8. An investigating officer is not bound to record the statements of a witness. That seems clear from Sub-section (3) which says that the police officer may reduce into writing any statement made to him. However, the sub-section provides that if he does reduce statements into writing he must make a separate record of the statement of each of the persons whose statements he records. In other words, if a police officer examines a number of witnesses he cannot record a condensed version of the examination of all of them or a precis of what the witnesses are supposed to have said. He must record what each witness says. He cannot for example record that witnesses A, B and C said so and so. Neither can he lawfully do what police officers frequently do, that is, record the statement of A and then add that witnesses B and C corroborate what A says. If he purports to reduce the statements into writing he must record the statement of each of the witnesses whom he examines.
9. In this case, as I have said, although a number of witnesses were examined their exact statements were not recorded. Whilst the investigating officer was being cross-examined an attempt was made to prove from him certain statements which the witnesses must have made in their examination under Section 161. The prosecution objected because the statements had not been separately recorded and were in a condensed or what has been referred to in this Court as a boiled form. The learned Assistant Sessions Judge upheld this objection in an order dated 16th November 1949 and observed as follows:
'I have gone through the police diary; no statements appear to have been recorded by the Section I. (P. W. 12) under Section 161, Criminal P. C. What he did was only to note the gist of the statements of the persons examined by him. So the learned pleader for the defence cannot be allowed to cross-examine the said witnesses with reference to the so-called statements of the prosecution witnesses named above in the police diary under Section 162, Criminal P. C. The prayer is refused.'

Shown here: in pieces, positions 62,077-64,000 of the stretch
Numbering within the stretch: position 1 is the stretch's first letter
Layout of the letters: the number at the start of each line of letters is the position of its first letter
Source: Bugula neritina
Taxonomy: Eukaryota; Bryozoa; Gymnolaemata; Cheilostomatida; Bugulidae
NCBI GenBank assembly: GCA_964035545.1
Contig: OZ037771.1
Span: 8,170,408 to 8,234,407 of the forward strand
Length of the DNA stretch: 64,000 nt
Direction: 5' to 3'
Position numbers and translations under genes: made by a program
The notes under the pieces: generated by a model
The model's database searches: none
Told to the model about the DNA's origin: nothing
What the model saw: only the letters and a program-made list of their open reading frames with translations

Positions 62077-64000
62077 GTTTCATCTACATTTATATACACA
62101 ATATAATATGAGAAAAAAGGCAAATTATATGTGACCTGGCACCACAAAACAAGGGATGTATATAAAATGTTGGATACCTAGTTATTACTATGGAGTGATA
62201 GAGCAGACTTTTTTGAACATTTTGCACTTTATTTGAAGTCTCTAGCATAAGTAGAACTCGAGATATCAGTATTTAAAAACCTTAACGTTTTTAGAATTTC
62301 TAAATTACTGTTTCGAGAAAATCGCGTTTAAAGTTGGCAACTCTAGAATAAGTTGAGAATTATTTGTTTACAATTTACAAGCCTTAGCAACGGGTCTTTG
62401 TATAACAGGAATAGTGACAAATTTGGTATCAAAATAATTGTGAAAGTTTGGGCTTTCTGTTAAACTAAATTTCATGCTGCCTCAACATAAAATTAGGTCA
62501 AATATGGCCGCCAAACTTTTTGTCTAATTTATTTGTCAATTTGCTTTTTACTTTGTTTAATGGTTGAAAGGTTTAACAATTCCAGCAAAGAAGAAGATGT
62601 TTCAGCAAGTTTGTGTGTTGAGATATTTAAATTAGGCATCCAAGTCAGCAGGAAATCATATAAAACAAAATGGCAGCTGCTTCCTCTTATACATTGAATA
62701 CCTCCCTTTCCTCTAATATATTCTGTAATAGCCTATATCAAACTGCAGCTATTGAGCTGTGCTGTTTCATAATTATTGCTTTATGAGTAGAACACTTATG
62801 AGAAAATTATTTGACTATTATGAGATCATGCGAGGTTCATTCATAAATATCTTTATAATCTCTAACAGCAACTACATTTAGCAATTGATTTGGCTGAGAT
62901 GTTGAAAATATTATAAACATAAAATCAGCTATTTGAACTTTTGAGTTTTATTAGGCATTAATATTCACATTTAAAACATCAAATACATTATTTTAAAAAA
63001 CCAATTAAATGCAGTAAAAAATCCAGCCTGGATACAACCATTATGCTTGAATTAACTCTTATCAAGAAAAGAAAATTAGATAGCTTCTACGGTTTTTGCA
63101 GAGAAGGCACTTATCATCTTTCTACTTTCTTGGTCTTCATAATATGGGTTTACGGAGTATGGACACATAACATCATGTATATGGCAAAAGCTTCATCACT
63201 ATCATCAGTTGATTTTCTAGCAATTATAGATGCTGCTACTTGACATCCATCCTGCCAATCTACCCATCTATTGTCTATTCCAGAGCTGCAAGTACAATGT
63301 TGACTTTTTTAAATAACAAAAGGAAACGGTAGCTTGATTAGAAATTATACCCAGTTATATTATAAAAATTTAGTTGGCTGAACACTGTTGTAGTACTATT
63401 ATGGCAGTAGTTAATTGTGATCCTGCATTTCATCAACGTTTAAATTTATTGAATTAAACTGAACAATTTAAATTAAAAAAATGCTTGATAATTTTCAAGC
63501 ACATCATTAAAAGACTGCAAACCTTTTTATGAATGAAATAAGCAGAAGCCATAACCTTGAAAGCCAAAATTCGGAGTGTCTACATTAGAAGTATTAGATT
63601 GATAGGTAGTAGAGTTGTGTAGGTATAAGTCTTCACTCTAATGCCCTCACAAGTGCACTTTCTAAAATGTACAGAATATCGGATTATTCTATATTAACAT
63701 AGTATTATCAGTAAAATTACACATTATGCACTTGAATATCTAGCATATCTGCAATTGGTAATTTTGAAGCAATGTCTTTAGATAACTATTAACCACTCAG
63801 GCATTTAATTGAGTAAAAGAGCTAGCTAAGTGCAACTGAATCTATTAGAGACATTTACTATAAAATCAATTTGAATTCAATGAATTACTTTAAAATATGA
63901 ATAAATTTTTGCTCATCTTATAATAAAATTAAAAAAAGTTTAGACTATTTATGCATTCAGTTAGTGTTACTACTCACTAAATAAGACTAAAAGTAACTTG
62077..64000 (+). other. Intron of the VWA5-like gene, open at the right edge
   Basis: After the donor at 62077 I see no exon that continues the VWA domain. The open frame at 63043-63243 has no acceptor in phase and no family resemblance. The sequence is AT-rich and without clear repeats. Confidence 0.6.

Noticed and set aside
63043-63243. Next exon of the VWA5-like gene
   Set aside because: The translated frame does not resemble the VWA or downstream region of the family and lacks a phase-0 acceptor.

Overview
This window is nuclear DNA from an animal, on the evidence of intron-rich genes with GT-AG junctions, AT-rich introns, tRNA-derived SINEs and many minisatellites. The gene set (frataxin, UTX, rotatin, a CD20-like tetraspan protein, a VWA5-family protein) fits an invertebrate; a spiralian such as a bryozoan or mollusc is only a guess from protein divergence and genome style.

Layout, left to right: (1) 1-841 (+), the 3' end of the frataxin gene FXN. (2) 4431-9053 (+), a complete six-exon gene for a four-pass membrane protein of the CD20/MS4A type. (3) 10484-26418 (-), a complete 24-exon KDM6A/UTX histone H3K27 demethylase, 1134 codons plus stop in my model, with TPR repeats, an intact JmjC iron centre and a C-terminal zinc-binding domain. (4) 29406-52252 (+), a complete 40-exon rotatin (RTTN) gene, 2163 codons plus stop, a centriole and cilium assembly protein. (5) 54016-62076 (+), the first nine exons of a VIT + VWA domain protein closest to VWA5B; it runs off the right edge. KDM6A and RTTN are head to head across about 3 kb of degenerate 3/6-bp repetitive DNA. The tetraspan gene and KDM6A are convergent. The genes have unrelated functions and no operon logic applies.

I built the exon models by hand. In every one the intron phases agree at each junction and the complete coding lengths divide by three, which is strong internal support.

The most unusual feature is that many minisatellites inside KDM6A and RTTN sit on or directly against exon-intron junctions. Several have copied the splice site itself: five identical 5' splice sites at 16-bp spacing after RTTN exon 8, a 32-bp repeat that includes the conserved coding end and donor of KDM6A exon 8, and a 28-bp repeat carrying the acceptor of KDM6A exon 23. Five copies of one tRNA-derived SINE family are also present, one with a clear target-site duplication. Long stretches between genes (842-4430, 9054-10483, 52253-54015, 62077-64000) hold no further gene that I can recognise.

10. There appears to be no doubt that a number of witnesses were examined and the police purported in the diary to give the gist of the statements of the witnesses examined. Section 161 (3) of the Code makes it clear that if a police officer reduces into writing any statement made to him in the course of the examination he shall make a separate record of the statement of each person whose statement he records. He cannot give the gist of what a witness or witnesses have said. If he has recorded the gist then he has improperly recorded the statement which he should have recorded in full in the case of each witness under Sub-section (3) of Section 161. It appears to me in this case that the learned Judge has come to the conclusion that a precis or gist of statements were recorded and that is contrary to Section 161 (2).
11. It has been held by their Lordships of the Privy Council that though the police are bound to record the statement as made, nevertheless if such is not done the evidence of the witness does not become inadmissible. The cases of their Lordships of the Privy Council are Pulukuri Kottaya v. Emperor, 51 C. W. N. 474 : (A. I. R. (34) 1947 P. C. 67 : 48 Cr. L. J. 533) and Zahiruddin v. Emperor, 51 C. W. N. 555 : (A.I.R. (34) 1947 P. C. 75 : 48 Cr. L. J. 679). Their Lordships however in both these cases pointed out that the failure to comply with the provisions of Section 161, Criminal P. C., might throw very grave doubt upon the evidence of the witnesses and it was a matter which the Court was entitled to consider when dealing with the credibility of the witnesses.